- A Hamden ‘hero’
- SURVIVOR: Spring Break
- Column: Women’s basketball team could benefit from Cinderella effect
- School of Business to start microlending program
- University provides gender-neutral bathrooms across three campuses
- Student Government Association plans policy changes
- Baker Dunleavy named new men’s basketball coach
- QTHON raises record amount at annual fundraiser
- Quinnipiac introduces Baker Dunleavy as men’s basketball coach
- South Carolina ends Quinnipiac’s tournament run in Sweet 16
Democrats should stop their pandering
Republicans should be thankful that 2005 is not an election year. There has been a never-ending amount of bad news for Republicans this year, most recently with the indictment of former House Majority Leader Tom Delay on charges of illegally funneling corporate campaign contributions to Texas state legislature races.
While Republicans have a lot to be worried about, things are not all grim. Midterm elections aren’t for more than a year and voters are fickle. A lot will happen between now and the midterm elections, and the results will depend as much upon what Democrats do until then as well as what Republicans do. So far, the Democratic Party does not seem ready to assume leadership.
The John Roberts vote is a good example of where the Democratic Party is. The vote split Democrats in half, 22 voting for confirmation and 22 against. Roberts is the best nominee Democrats could ask for from President Bush, yet half of them decided to “send the President a message.” Unfortunately, the message they sent was that it doesn’t matter how qualified a nominee is, any nominee that does not fit their exact mold for a Supreme Court Justice will not be acceptable.
In probably the most perplexing rationale for voting against the Roberts confirmation, Senator Dianne Feinstein of California had this to say:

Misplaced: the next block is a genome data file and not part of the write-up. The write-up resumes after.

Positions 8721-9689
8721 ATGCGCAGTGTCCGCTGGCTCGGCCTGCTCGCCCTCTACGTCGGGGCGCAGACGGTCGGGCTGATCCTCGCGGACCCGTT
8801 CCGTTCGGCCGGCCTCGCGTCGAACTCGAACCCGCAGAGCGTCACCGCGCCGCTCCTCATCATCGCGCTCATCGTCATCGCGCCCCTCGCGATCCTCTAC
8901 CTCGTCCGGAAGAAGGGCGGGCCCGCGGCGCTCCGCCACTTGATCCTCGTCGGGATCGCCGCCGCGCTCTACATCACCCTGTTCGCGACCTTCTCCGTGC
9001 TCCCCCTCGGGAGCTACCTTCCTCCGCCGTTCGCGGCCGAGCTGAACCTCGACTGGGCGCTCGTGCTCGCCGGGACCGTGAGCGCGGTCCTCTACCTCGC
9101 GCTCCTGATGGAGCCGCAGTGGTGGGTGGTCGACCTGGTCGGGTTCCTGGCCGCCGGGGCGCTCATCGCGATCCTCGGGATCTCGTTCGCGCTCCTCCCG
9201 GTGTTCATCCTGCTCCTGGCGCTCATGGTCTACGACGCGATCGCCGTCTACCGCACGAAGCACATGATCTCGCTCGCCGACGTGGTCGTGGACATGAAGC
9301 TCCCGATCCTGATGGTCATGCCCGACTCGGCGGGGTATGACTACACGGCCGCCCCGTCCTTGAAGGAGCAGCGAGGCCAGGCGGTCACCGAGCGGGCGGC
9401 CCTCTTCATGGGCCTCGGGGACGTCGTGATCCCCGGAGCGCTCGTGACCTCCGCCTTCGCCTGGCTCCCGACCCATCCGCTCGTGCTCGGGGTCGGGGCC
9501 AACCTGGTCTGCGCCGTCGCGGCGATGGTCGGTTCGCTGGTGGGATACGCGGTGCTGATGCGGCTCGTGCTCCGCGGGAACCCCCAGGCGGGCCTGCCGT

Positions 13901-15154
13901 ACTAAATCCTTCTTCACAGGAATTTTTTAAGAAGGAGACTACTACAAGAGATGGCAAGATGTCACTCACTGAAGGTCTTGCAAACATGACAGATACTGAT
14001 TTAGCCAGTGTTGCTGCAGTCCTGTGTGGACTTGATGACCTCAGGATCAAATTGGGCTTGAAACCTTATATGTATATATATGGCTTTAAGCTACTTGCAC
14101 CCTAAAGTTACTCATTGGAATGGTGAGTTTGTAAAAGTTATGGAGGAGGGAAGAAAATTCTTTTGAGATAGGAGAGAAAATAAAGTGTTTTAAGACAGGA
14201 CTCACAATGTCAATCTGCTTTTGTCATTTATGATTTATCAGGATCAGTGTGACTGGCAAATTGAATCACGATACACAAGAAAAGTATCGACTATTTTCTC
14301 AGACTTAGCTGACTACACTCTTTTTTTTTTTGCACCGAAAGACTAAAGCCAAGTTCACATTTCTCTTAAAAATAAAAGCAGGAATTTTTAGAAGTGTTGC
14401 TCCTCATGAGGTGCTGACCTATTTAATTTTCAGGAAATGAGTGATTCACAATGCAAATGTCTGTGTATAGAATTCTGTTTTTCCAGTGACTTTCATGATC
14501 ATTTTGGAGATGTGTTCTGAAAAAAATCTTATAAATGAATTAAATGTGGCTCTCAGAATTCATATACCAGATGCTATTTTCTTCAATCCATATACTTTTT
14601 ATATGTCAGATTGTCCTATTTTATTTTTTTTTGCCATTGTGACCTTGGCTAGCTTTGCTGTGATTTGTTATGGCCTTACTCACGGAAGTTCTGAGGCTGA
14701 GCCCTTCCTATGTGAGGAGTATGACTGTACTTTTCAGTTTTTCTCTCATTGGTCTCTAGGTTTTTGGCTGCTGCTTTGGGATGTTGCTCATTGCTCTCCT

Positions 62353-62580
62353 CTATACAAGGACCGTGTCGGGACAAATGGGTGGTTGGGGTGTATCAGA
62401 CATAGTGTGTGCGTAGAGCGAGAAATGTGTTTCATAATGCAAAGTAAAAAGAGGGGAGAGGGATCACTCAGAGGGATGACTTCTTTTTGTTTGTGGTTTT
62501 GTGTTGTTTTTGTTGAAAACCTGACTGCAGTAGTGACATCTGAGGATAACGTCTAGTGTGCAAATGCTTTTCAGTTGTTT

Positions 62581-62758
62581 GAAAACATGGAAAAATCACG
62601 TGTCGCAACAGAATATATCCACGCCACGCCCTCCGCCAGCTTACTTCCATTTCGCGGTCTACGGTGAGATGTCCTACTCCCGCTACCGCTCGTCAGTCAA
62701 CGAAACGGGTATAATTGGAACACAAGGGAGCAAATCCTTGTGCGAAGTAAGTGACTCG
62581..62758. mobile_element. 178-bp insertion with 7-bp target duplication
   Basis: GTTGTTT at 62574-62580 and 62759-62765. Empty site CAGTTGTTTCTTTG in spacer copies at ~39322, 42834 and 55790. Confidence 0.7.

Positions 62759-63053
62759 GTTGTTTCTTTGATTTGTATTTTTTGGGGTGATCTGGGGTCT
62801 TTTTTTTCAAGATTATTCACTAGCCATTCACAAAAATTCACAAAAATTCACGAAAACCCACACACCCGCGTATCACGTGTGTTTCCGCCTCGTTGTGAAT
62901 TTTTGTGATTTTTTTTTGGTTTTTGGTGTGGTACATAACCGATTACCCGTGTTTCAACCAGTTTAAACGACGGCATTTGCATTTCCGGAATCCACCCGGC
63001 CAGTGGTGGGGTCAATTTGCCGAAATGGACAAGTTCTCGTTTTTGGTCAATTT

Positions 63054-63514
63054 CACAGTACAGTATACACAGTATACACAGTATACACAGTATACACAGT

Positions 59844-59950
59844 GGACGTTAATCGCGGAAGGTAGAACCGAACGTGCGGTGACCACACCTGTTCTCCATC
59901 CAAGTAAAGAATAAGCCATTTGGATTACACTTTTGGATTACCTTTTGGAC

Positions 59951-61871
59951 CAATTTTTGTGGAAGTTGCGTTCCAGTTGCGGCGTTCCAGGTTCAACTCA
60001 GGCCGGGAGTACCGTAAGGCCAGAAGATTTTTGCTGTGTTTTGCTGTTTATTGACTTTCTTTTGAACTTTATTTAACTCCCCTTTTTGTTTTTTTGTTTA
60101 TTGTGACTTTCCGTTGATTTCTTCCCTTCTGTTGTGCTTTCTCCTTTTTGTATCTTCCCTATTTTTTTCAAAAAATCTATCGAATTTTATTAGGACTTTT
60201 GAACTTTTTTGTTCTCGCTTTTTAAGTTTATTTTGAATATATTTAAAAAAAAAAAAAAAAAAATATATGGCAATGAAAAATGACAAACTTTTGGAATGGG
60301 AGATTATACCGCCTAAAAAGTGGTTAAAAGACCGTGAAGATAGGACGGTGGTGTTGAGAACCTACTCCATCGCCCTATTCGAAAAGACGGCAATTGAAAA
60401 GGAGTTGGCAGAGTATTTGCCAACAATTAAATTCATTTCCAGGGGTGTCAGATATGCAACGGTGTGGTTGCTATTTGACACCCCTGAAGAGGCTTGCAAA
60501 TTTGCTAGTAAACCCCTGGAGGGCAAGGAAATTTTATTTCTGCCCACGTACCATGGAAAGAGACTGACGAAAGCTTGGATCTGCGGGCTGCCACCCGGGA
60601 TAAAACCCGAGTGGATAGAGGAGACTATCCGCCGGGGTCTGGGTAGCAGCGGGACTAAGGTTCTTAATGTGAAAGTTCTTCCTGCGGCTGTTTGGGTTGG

“There is no question that Judge Roberts is an extraordinary person. I think there is no question that he has many stellar qualities, certainly a brilliant legal mind and a love and abiding respect for the law, and I think a sense of its scope and complexity as well.”
But then Senator Feinstein continued by complaining that Roberts wouldn’t take a position on controversial social issues. She also felt he was “dispassionate” and “detached,” and would not talk to her like “a son, a husband, and a father” when handling right-to-die decisions.
This is a lawmaker who does not seem to understand the role of a judge. Although it is important for a judge to understand individual circumstances, the ultimate job of a judge is to be dispassionate. A judge is supposed to put aside their own personal beliefs and apply the law.
Even if Roberts was not the most ideal nominee for many Democrats, some deference has to be shown for a President who picked a reasonable nominee. For example, both of Bill Clinton’s nominees, Stephen Breyer and Ruth Bader Ginsberg, received unanimous approval from the judiciary committee and were confirmed overwhelmingly, 87-9 and 96-3, respectively. Roberts seems to be no more conservative than Ginsberg or Breyer are liberal.
The Democratic Party can go one of two ways. One group of Democrats feels they need to fight back harder against Republicans who have won elections due to better campaigning. Another group feels that Democrats need to work towards creating better ideas. If the latter group wins out, it will be better for Democrats and better for America. The choice is between coming up with a constructive agenda for America or pandering to liberal interest groups by voting against a qualified nominee like Roberts.
Unfortunately, pandering to interest groups can be the more tempting route to take. Many senators have presidential aspirations and are looking at primary voters which can reward candidates who move to the left.
This isn’t a time to suck up to narrow-minded interest groups. Democrats have an opportunity to capitalize where Republicans are faltering. The way to do this is to come up with serious solutions for serious issues like gaining energy independence or closing the budget deficit. If Democrats decide to rely on the failure of Republicans for their success, they will continue to be a minority party.